ESP, as mentioned above, detects "driver error" and selectively applies the brakes to "bring the car back under the driver's control." This is the technology that, more than anything else, allows drivers to corner at speeds unthinkable just a few years ago.

After ABS, airbags are the next biggest breakthrough in motoring safety. Technology-wise they are almost unique in being a bizarre mix of microchip and shotgun technology!

Upon detecting a collision, of the appropriate magnitude, there is a small gas explosion that inflates the bag(s) and hopefully prevents injury to driver and/or passenger.

Air bags are designed to only obstruct vision for a fraction of a second and are safe to use while wearing glasses, but they are an explosive device and can be a startling in themselves.

They are also designed to be used in the optimal driving conditions: Both hands on the wheel and with the safety belt fastened (some advanced systems even work in tandem). If you are smoking a pipe, talking on a mobile phone or driving with only one hand you may sustain injuries not due to the collision alone.

"Active suspension" is another piece of interesting in-car monitoring technology. As might be easily guessed from the name, this tries to keep the ride as smooth as humanly possible under various road conditions.

"Xenon headlights" give better road illumination and they can also be computer controlled to move as the car turns a corner to optimize the beam of the light.

Given all these computer chips, no one can be 100% sure that this, or any other in-car computer technology, will not be prone to the "Year 2000" bug.

Rather than inventing new devices better car security is often a case of simply applying the technology that already exists. This involves things such as electronic immobilisers, Fire Prevention Systems (FPS) and central door locking.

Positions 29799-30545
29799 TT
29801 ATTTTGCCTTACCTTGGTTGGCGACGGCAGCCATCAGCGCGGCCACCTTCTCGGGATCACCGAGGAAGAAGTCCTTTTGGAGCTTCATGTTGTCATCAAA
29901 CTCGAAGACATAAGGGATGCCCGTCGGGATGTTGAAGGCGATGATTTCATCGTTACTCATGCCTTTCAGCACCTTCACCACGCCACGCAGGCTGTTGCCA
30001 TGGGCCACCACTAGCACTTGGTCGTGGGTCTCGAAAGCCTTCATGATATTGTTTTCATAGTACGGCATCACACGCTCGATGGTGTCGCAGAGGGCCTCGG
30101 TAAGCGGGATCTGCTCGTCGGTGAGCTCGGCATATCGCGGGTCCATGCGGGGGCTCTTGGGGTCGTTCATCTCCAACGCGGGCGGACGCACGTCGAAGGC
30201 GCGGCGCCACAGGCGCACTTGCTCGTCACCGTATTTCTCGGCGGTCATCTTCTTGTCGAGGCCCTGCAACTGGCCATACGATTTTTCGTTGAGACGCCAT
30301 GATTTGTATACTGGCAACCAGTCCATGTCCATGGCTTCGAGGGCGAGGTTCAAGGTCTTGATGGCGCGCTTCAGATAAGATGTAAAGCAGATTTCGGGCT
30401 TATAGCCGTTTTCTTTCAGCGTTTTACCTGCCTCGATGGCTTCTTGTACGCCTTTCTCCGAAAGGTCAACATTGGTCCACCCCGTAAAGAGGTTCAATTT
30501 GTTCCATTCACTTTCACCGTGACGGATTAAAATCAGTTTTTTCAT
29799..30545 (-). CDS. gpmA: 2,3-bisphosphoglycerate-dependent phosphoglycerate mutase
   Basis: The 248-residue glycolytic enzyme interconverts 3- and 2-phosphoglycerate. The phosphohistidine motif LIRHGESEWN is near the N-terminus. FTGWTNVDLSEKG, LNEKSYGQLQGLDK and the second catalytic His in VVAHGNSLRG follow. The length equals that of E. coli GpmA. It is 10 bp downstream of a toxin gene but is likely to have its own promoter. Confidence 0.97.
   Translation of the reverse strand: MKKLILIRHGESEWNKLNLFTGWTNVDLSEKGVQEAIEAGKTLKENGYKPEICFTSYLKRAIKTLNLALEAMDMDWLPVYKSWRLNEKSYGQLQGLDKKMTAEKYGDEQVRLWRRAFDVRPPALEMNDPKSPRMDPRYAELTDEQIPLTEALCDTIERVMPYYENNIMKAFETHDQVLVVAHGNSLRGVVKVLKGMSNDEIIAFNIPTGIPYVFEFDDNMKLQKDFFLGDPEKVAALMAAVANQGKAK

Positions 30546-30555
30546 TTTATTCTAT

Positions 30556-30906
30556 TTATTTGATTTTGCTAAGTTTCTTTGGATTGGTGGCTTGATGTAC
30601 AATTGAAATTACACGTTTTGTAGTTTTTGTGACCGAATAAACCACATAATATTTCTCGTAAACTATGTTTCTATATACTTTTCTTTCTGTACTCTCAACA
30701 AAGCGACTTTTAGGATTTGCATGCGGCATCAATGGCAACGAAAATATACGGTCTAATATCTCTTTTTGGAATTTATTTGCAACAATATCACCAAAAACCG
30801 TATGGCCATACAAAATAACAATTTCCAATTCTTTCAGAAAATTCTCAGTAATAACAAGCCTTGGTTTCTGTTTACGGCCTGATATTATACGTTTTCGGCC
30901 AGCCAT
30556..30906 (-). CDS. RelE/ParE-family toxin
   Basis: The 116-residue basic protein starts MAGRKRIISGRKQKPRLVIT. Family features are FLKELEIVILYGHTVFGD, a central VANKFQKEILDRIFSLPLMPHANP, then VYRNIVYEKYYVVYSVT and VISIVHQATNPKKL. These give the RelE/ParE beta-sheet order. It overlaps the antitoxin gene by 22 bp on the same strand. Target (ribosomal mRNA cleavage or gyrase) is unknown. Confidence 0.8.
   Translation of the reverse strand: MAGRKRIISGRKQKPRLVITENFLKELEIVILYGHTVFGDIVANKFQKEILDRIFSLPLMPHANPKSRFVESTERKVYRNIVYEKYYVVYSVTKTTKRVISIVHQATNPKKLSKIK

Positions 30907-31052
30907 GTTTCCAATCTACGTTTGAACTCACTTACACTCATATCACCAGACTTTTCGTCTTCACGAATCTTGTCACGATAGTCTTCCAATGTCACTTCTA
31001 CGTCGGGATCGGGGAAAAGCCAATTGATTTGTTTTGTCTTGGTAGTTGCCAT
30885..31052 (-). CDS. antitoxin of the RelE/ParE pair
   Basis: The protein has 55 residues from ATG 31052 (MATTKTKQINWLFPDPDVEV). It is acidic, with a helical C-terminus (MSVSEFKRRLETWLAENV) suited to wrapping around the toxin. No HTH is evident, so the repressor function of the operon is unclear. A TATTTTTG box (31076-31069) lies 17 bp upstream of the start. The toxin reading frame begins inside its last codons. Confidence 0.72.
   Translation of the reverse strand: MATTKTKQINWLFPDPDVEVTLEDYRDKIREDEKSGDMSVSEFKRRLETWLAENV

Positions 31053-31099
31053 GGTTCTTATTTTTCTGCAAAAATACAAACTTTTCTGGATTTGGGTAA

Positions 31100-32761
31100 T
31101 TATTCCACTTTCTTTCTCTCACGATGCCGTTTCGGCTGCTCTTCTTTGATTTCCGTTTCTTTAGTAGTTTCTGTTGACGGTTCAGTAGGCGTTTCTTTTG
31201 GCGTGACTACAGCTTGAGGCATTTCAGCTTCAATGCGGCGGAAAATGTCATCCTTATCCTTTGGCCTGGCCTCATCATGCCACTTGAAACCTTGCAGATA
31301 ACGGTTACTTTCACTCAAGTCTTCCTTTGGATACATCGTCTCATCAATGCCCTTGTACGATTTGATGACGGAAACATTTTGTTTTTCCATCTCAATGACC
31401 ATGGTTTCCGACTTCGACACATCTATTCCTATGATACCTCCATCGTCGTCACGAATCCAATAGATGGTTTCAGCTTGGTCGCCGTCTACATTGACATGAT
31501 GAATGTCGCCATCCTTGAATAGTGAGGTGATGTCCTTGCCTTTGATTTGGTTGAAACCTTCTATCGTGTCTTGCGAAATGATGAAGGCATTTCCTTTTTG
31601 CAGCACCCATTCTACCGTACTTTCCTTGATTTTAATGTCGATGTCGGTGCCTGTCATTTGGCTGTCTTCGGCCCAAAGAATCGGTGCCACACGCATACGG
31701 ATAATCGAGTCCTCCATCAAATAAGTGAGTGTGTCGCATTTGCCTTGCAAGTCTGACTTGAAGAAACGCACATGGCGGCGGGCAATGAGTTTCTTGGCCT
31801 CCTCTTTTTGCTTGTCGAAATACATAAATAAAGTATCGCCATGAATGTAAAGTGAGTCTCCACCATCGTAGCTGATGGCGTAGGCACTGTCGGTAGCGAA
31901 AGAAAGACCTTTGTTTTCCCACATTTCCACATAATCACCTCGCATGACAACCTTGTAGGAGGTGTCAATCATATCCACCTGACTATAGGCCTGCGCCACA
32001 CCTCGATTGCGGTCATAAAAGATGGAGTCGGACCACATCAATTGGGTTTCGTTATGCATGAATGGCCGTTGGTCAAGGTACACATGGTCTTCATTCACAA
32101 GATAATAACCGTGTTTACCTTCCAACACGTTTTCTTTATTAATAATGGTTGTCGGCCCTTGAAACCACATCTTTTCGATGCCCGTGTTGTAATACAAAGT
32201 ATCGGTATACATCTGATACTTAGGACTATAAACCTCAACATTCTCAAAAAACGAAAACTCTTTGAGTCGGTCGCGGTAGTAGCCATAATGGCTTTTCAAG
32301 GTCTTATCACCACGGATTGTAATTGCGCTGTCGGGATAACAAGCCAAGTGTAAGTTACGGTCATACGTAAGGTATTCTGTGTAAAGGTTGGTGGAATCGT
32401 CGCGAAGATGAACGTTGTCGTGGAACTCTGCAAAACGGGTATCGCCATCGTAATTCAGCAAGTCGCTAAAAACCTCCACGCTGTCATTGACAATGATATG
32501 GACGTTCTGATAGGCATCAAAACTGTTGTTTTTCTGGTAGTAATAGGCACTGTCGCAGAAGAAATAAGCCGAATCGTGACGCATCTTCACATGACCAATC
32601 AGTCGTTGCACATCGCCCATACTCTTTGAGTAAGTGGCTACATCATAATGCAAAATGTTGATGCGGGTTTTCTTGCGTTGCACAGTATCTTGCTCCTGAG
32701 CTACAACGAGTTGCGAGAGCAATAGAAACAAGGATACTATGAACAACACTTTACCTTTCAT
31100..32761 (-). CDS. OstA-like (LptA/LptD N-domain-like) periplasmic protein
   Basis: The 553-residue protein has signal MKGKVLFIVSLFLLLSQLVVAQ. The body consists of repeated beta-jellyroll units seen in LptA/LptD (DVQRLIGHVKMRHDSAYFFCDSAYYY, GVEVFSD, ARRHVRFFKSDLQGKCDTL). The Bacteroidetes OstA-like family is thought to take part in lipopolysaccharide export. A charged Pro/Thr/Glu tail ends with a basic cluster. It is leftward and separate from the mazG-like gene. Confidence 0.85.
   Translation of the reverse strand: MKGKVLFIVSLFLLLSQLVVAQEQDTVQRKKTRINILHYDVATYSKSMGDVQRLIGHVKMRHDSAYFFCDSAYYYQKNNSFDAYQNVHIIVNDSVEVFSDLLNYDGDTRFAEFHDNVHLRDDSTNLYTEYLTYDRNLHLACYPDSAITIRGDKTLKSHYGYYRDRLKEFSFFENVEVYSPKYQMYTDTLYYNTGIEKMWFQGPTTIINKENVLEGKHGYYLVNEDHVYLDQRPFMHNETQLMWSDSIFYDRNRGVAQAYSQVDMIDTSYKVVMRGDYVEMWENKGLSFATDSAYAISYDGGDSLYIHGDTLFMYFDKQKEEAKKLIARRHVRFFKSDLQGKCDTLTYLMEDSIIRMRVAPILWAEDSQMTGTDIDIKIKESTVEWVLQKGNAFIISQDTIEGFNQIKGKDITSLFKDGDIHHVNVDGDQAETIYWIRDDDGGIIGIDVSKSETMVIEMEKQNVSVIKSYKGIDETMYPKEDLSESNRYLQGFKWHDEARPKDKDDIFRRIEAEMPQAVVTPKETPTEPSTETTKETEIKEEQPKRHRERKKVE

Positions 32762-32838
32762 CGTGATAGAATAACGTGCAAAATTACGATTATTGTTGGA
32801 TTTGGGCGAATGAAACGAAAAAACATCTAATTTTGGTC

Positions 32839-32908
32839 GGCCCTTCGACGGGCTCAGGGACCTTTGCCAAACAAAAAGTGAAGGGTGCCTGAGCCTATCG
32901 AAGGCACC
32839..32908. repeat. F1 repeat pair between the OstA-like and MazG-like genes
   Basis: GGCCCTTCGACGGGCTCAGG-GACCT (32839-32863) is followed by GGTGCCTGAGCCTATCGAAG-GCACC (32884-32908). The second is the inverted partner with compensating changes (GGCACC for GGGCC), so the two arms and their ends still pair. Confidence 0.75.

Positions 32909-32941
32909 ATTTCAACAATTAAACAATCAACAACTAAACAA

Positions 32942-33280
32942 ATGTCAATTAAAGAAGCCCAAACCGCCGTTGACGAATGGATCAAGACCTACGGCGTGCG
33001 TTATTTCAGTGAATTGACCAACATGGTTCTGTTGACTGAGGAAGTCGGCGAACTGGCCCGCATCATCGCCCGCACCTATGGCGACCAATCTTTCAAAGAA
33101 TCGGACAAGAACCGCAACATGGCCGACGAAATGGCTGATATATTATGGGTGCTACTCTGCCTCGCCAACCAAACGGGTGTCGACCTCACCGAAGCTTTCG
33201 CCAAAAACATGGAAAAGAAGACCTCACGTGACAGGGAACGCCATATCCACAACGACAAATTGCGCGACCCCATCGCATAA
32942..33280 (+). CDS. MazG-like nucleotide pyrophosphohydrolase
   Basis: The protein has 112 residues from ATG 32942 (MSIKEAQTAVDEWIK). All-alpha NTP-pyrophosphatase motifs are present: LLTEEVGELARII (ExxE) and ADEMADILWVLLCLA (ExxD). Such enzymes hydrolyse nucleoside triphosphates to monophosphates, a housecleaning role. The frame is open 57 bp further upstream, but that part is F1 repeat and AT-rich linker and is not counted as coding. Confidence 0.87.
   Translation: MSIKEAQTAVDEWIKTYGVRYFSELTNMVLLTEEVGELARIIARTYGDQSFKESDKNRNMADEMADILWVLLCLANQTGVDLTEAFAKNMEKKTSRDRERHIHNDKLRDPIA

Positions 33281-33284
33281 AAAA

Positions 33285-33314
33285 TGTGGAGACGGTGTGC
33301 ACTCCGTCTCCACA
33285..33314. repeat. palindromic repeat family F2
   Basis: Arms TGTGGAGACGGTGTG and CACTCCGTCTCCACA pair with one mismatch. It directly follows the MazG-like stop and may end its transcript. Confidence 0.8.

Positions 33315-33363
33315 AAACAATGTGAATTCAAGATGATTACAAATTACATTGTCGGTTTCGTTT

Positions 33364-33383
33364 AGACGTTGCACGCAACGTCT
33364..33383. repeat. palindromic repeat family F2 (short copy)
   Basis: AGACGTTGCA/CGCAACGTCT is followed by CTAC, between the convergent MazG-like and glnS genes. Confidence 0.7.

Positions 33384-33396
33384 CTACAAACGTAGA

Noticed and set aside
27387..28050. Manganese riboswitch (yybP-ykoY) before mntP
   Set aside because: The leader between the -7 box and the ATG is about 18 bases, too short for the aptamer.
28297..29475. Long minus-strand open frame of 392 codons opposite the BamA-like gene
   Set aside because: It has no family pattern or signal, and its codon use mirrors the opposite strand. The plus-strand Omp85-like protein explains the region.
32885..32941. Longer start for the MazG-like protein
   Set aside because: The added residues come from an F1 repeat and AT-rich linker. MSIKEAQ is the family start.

Looking further ahead, one of the more interesting debates of future-based motor security is whether distant engine-cut-out technology would be acceptable. This would work from Low Earth Orbit Satellite (LEOS) or even use pager technology.

This might operate like this: Your car is stolen so you pick up the phone and call a number a control centre who would tap in your unique codes and a signal would be sent to your engine - wherever it may be - telling it to slowdown and stop!

If the system was smart enough it might even report back its present location.

In-car navigation systems have been talked about for quite a while and are about to be introduced in some up-market models. However, please be careful to differentiate between systems that use satellites to simply establish the car's position, and those that would, in future, pass traffic information from space.

A more down-to-earth device is the (UK) "Trafficmaster Freeway." This is a new black box device that sits on the dashboard of the car and relays, via shortwave radio, information on any problems that may be lying ahead.

Trafficmaster claim a network of 2,400 sensors that gathers information about traffic conditions and then passes it on to the driver. Presently the device is "Motorway only," but will be expanded to A roads in the very near future. Expect to pay around eighty pounds for the device.

One of the special problems of motoring in the USA is drivers, after long periods on straight and unbending freeways, fall asleep at the wheel and then drift off the road.

Some states have now introduced road-humps at the side of the freeway that shake drivers back to consciousness as they are crossed. Surveys suggest they cut road accidents by a half.